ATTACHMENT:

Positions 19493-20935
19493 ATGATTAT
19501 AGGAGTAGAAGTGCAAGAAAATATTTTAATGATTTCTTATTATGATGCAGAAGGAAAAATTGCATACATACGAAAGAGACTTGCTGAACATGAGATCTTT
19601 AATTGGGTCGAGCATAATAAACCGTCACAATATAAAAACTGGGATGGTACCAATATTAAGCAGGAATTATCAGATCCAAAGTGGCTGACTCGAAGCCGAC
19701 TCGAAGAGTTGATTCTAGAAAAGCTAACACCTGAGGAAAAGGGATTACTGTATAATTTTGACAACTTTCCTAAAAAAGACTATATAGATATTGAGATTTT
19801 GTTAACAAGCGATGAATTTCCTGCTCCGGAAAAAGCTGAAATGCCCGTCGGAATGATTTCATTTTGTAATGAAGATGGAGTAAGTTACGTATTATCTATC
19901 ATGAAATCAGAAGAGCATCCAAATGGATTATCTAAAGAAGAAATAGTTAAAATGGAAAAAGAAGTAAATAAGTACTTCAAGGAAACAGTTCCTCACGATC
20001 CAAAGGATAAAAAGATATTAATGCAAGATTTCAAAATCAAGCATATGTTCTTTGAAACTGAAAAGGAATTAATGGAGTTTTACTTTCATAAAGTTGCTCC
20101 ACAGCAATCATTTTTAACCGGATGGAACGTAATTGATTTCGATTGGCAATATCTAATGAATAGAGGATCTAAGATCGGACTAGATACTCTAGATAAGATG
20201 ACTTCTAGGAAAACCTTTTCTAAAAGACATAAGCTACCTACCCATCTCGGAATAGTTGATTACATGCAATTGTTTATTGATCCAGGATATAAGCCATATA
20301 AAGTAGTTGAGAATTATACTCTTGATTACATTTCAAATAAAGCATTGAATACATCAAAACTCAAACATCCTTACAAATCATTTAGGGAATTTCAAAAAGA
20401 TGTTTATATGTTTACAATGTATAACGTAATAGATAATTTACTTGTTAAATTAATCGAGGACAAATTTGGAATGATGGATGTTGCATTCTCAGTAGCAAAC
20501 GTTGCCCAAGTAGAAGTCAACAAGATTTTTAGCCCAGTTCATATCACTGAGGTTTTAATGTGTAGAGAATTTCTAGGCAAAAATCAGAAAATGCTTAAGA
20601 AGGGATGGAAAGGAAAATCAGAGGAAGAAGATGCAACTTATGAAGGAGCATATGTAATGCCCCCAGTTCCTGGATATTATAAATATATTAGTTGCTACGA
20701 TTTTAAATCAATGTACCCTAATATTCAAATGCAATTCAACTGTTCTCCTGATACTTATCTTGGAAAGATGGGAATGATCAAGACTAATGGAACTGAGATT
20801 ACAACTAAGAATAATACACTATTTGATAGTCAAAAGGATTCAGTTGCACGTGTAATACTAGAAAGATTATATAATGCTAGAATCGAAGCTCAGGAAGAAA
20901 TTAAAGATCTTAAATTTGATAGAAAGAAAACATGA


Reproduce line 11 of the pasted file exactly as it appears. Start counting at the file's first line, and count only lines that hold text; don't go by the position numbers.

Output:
20301 AAGTAGTTGAGAATTATACTCTTGATTACATTTCAAATAAAGCATTGAATACATCAAAACTCAAACATCCTTACAAATCATTTAGGGAATTTCAAAAAGA